We're sorry your site is experiencing this heavy load from Tor. However, it is possible that your rate limiting alarms simply experienced a false positive due to the amount of traffic that flows through the router. We provide service to almost a gigabit of traffic per second, 98% of which is web traffic. If the attack is real and ongoing, however, the Tor project provides an automated DNSRBL for you to query to block login attempts coming from Tor nodes: https://www.torproject.org/tordnsel/ It is also possible to download a list of all Tor exit IPs that will connect to your server port: https://check.torproject.org/cgi-bin/TorBulkExitList.py?ip=YOUR_IP&port=80 In general however, we believe that problems like this are best solved by improving the service to defend against the attack from the Internet at large. Scraping and robot activity can be reduced/slowed by captchas, which is the approach taken by Gmail for this same problem. In fact, Google provides a free captcha service, complete with code for easy inclusion in a number of systems to help other sites deal with this issue: https://code.google.com/apis/recaptcha/intro.html Slow DoS attacks aimed to consume the Apache MaxClients limit (http://www.guerilla-ciso.com/archives/2049) can be alleviated by reducing the httpd.conf TimeOut and KeepAliveTimeout config values to 15-30 and raising the ServerLimit and MaxClients values to something like 3000. If this fails, DoS attempts can also be solved with iptables-based rate limiting solutions, load balancers such as nginx, and also IPS devices, but be aware that Internet traffic is not always uniform in quantity by IP, due to large corporate and even national outproxies, NATs, and services like Tor. http://kevin.vanzonneveld.net/techblog/article/block_brute_force_attacks_with_iptables/ http://cd34.com/blog/webserver/ddos-attack-mitigation/ http://deflate.medialayer.com/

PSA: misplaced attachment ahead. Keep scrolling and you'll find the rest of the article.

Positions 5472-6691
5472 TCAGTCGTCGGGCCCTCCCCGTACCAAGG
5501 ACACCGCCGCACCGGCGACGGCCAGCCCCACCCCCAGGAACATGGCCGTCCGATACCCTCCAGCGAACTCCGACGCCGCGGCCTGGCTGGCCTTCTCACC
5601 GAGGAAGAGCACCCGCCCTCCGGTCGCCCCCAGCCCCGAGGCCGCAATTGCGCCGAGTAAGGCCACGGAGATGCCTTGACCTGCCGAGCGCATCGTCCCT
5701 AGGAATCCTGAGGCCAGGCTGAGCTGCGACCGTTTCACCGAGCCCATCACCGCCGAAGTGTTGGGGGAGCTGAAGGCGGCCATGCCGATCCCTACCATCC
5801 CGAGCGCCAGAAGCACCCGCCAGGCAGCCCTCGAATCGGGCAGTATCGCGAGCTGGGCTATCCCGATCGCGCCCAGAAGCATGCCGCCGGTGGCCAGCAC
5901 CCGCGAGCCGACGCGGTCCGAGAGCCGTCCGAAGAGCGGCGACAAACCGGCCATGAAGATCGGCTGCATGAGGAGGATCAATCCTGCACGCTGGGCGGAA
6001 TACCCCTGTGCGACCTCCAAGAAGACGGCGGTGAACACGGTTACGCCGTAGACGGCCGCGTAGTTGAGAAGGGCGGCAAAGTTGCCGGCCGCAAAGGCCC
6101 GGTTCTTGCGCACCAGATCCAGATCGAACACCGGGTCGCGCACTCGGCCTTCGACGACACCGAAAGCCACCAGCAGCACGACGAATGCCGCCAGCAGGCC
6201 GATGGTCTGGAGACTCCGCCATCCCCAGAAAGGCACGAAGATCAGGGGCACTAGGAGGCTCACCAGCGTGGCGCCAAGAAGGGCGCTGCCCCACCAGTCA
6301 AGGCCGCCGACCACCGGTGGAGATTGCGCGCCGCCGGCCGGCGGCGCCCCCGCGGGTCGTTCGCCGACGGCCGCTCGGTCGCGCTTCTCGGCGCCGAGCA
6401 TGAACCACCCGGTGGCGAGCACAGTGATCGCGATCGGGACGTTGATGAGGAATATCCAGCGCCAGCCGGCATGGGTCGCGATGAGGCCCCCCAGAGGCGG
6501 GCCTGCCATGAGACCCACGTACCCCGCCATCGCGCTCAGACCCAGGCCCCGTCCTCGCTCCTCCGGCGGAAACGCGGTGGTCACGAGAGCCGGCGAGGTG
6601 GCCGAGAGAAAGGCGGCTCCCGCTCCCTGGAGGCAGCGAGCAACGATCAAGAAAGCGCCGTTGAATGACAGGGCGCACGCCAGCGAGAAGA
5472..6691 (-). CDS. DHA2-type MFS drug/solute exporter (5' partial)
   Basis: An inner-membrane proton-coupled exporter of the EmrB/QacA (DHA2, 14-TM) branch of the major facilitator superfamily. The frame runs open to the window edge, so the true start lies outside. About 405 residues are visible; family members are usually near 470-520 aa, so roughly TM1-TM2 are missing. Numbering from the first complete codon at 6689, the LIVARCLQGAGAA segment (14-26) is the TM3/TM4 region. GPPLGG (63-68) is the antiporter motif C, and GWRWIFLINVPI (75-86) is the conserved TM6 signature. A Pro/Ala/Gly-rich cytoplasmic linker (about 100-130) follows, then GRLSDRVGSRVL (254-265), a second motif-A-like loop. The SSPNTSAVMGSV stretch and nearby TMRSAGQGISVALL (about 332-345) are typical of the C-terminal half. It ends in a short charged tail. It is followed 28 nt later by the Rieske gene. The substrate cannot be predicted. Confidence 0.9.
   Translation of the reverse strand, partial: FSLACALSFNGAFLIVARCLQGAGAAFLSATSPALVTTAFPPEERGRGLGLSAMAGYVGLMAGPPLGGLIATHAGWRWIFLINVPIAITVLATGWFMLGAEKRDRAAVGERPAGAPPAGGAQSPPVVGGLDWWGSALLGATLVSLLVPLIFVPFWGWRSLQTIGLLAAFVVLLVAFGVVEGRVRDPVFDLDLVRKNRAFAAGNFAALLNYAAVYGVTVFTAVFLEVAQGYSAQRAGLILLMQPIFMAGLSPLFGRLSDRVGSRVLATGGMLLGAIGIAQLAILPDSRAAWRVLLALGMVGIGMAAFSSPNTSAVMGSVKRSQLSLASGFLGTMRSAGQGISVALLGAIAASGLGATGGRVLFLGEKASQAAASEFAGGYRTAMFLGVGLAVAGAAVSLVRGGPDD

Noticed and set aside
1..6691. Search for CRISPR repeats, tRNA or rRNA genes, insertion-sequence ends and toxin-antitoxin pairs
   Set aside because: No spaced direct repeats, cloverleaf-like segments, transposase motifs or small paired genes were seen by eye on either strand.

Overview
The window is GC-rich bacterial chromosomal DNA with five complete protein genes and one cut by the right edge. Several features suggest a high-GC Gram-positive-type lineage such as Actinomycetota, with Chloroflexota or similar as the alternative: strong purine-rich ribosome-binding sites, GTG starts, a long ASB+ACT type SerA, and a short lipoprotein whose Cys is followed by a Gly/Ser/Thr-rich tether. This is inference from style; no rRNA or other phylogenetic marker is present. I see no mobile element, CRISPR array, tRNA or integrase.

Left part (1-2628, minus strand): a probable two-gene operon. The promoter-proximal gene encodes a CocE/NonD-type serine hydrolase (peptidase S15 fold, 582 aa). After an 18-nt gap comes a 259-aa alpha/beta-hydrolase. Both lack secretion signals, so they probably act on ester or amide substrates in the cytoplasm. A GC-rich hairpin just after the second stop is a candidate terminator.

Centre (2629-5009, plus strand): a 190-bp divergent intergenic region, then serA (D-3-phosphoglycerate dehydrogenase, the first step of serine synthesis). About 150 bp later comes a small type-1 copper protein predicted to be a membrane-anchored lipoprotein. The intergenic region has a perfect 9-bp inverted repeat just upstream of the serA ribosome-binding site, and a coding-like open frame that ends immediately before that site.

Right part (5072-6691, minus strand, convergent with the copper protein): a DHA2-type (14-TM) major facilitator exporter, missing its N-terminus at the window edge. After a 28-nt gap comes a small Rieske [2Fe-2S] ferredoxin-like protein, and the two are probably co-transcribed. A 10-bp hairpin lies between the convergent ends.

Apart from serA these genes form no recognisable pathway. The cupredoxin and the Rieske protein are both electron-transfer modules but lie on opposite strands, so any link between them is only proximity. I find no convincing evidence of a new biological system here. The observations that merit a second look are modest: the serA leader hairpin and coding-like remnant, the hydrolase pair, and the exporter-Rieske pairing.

Brute Force Web Attacks
We're sorry your account has been brute forced. We can try to prevent our node from connecting to this site, but since the Tor network has 800 or so exits, doing so wouldn't really stop the action long term. The attacker would probably just chain an open proxy after Tor, or just use open wireless and/or a proxy without Tor. The Tor project does provide an automated DNSRBL for you to query to flag requests from Tor nodes as requiring special treatment: https://www.torproject.org/tordnsel/ In general, we believe that problems like this are best solved by improving the service to defend against the attack from the Internet at large rather than specifically tailoring behavior for Tor. Brute force login attempts can be reduced/slowed by captchas, which is the approach taken by Gmail for this same problem. In fact, Google provides a free captcha service, complete with code for easy inclusion in a number of systems to help other sites deal with this issue: https://code.google.com/apis/recaptcha/intro.html
SSH Bruteforce Attempts